Thursday, September 13, 2007

Leaders Execute

It is the end of our performance year and we are totally focused on execution. This is, rightly so, the way our leadership is ultimately measured. Namely, do we accomplish the mission? For me and my team, it is time to knuckle down between now and September 30 - and get the job done.

Here are some of the leadership lessons that I am learning as we approach the finish line:

Communicate with rigor. We cannot have any surprises. If someone needs help they must know to come up on the net immediately, not try to solve their problems on their own…until it is too late to receive assistance. I am constantly calling my key leaders, asking where they stand on key projects and milestones (our top 10), and offering my help. We must proactively communicate with project partners and customers. And we must ensure that the vertical team (my higher headquarters) is fully aware of our expected outcomes. They don’t like surprises, either!

Schedule it / Measure it / Execute it. We can’t have empty promises. I want to know where we are versus the schedule. And I want to see a schedule that is realistic and results in success no later than the key date (30 September for our fiscal year-end). We must be able to measure our progress against our commitments. And if it looks like we are coming up short…see “communicate with rigor,” above. For example, we made some commitments on Monday as to what would be completed by Friday in order to meet our end of year goals. Well…we’ll be working late on Friday. And I’ll be standing at the door…with my schedules in hand!

Align Resources. I believe that among a leader’s most critical tasks is the alignment of resources. Money, people, facilities, tools must be appropriately allocated to those tasks that will enable our end of year success. This is no time for equity (one slice for everyone). The top projects must be provided whatever they need to be successful. Leaders make decisions – timely, well informed, and transparent. See “communicate with rigor,” above.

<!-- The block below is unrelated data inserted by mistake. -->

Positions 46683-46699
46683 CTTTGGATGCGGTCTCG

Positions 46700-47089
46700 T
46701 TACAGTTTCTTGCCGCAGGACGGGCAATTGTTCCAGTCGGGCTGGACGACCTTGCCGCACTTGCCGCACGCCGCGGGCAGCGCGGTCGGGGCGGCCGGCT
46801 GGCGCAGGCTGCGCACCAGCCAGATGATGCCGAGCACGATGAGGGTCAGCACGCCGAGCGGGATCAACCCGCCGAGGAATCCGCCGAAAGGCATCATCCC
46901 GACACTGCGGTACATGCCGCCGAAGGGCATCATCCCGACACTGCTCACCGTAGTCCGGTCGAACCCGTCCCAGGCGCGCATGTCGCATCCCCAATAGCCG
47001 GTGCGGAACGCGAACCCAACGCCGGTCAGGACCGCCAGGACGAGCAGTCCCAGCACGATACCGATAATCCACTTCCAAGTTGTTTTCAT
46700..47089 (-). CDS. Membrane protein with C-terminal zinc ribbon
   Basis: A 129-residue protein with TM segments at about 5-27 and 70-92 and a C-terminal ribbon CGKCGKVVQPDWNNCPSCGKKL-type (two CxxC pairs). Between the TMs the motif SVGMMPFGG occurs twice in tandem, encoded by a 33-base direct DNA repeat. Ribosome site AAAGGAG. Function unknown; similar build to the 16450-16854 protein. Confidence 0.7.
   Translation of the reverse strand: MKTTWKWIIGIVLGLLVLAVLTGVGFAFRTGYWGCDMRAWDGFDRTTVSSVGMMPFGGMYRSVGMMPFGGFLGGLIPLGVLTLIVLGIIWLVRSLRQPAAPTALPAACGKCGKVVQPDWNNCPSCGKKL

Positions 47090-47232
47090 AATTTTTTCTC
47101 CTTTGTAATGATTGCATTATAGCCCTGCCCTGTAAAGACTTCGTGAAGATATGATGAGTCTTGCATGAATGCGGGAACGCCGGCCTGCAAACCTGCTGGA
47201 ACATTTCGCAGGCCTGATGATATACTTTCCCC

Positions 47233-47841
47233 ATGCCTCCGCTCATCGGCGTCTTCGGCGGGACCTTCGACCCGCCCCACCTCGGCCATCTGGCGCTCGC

Watch the clock. Perhaps the most precious resource that must be protected here at crunch time - is time. Protect the team’s time. There is no space for superfluous meetings. And forget about vacations, travel, and training (all important…but not something for the home stretch). In many cases, the way I can enable the success of my team is to minimize distractions and help keep the team’s collective eye on the ball.

Win. Regardless of how and when it is measured, leaders must do everything in their power to win. At the end of the fiscal year, we want to come out on top. A team that understands that second place is not good enough, and whose leaders are willing to do everything to help the team succeed, will leave it all on the field. That is where we want to end up – with our tongues hanging out, exhausted, helping each other cross the finish line. In FIRST PLACE!

Most of us don’t have these end of year constraints. But we all have crunch time: project due dates, proposal submission timelines, end of the semester, election time. What we do here really is the difference maker. This is how leaders influence the battle. Execution is what leadership really is all about.

Execution is…Leader Business.

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